The convent was often a location of retreat to the members of the Arcadia, a literary society, and to distinguished poets like Francisco Manuel do Nascimento, best known by his pen-name, Filinto Elísio. Nascimento, having read the Poems of Chelas, sought out Leonor, to listen her works and discuss poetry with her, and eventually became her tutor in literature, poetry, and Latin. Nascimento's pen-name was, in fact, given to him by Leonor, while he was her tutor at the convent. It was also during her time at the convent when Leonor started being called Alcipe, as the nuns often gave nicknames to the young girls at the convent, as they also gave Leonor's sister, Maria de Almeida Portugal, the nickname Dafne.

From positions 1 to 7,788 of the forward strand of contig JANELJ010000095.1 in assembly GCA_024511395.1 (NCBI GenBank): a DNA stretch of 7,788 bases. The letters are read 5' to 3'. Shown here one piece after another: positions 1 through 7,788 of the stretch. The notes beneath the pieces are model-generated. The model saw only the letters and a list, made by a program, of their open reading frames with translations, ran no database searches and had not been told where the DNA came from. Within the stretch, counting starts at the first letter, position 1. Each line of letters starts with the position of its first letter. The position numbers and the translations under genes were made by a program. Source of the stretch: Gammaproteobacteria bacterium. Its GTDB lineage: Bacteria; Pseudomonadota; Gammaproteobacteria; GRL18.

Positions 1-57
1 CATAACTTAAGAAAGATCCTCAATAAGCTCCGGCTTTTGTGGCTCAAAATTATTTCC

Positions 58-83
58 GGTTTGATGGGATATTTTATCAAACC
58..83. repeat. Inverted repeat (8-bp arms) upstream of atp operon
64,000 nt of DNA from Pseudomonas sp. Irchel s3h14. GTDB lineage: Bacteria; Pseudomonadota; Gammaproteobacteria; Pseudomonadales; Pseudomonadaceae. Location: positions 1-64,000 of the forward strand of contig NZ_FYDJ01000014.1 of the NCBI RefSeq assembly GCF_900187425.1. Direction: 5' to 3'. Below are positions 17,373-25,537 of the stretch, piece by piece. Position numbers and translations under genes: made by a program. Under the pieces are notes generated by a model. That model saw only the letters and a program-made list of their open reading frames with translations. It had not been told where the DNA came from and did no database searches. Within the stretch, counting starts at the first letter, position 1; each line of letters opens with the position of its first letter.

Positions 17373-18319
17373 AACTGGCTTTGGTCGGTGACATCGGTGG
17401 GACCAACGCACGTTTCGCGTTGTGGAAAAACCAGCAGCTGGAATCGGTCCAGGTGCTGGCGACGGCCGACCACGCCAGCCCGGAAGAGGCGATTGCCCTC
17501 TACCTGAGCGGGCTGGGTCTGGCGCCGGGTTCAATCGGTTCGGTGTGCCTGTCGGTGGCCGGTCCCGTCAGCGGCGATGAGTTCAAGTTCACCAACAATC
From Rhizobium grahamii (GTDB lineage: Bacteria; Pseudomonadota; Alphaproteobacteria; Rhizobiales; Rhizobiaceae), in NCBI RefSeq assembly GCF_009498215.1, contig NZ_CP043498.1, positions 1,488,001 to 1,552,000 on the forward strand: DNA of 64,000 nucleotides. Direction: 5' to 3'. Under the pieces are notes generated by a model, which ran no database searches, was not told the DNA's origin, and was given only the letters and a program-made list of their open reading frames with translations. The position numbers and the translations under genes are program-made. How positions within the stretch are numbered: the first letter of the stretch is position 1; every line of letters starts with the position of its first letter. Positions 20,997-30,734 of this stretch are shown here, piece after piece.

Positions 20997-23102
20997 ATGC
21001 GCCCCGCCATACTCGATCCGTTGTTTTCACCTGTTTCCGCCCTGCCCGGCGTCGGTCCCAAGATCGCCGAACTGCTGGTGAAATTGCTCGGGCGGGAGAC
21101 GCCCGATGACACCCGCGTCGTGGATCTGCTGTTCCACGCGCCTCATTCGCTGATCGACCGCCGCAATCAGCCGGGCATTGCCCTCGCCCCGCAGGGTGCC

Leonor finally left the convent in 1777, when she was twenty-seven years old, at the orders of the newly acclaimed Queen Maria I, who sought to reverse all the policies and actions of the Marquis of Pombal, whom she despised. Similarly, her father and brother were released from Belém Tower and the two branches of the family reunited. The family's former palaces, the envy of the Portuguese nobility, had been destroyed by order of the Marquis of Pombal, and thus the family moved to the Quinta of Vale de Nabais, outside of Lisbon, which they renamed Quinta of Alorna. Though reduced from their previous standing, the family quickly rose in the Portuguese court and nobility. Leonor rapidly became a personality of the aristocracy, her intelligence and charm having captivated the nobles who expected a girl ruined by a forced convent life.


Carlos Pedro Maria José Augusto, Count of Oyenhausen-Groewenbourg.